"Our attorneys will determine what the appropriate step will be," spokesman Kevin Pursglove said Friday.
The creators of the site--members of Republican candidate Bill Simon's campaign--say they plan to keep eGray.org up and running. The site closely matches eBay's look and feel, but lists "California laws for sale," and accuses Davis of pushing legislation backed by special interest groups who donated to his campaign.
"Want to get rid of the pay-for-play governor? Click here to donate to Simon for Governor," the site reads. Davis campaign representatives did not return calls seeking comment.
The Simon campaign launched the site last week as a political parody, spokesman Mark Miner said. He said they haven't heard from eBay about the site. A disclaimer on the site says it's unaffiliated with eBay.
"This is based on Gray Davis and his administration and no one else," Miner said.
But eBay has long been protective of its distinctive trademark.
"In the past we've taken similar steps when individuals or companies that have attempted to operate trading sites that we believe could dilute or infringe on eBay's intellectual properties," Pursglove said. "The most well known is probably BidBay, but we've also had communication with other sites that attempt to play off the eBay trademark or logo."
Last month, the company sent a letter to gay auction site AlternaBay, accusing the site of infringing its intellectual property. The two sides are still talking about how to resolve the issue, AlternaBay founder Ronnie Rodriguez said Friday. Earlier this year, Lego-trading site Brickbay.comits name after receiving a similar request from eBay.
Last year, eBayrival site BidBay, accusing it of trademark infringement. The two companies in February with BidBay agreeing to change its name to AuctionDiner.com.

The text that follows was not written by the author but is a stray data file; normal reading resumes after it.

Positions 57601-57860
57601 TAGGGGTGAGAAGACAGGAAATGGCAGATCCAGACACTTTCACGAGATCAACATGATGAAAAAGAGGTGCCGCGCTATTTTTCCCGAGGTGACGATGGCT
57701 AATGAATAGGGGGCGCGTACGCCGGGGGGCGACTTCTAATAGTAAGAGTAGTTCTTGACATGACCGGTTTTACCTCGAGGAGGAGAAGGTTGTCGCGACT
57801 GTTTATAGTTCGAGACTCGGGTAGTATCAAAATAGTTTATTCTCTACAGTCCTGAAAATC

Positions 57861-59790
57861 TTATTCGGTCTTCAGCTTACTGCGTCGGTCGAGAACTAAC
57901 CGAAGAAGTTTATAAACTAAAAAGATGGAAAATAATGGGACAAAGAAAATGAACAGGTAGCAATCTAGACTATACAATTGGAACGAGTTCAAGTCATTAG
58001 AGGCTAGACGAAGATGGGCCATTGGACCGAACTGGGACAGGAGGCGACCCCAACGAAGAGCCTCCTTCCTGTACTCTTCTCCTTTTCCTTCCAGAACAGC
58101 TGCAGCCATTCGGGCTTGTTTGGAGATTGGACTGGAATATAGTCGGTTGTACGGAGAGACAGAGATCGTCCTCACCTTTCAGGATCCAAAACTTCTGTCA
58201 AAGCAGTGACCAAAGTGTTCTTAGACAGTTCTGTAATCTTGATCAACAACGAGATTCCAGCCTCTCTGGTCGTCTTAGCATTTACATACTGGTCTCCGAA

"Our track record is pretty solid that we will take actions if necessary," Pursglove said.Despite its success with commercial sites, eBay may have more trouble with eGray since political speech is usually afforded much more protection than commercial speech, experts say.
In 2000, presidential candidate Ralph Nader parodied MasterCard's "priceless" campaign, noted Neil Smith, an intellectual property attorney in San Francisco with Howard Rice. Although MasterCard sued Nader's campaign, the court denied the company's motion for a preliminary injunction against the ads, Smith said. Any challenge eBay makes against eGray is likely to meet the same fate, he said.
"This type of parody use is difficult to stop under the law," Smith said.
Most federal judges are likely to come down on the side of the First Amendment protections on political speech in a case such as this, said Carl Oppedahl, an intellectual property lawyer with Dillon, Colo.-based Oppedahl & Larson. eBay might as well take it with a sense of humor, he said.
"In a way, eBay might find this flattering that they've become the recognized way of making this political point," he said.
News.com's Margaret Kane contributed to this report.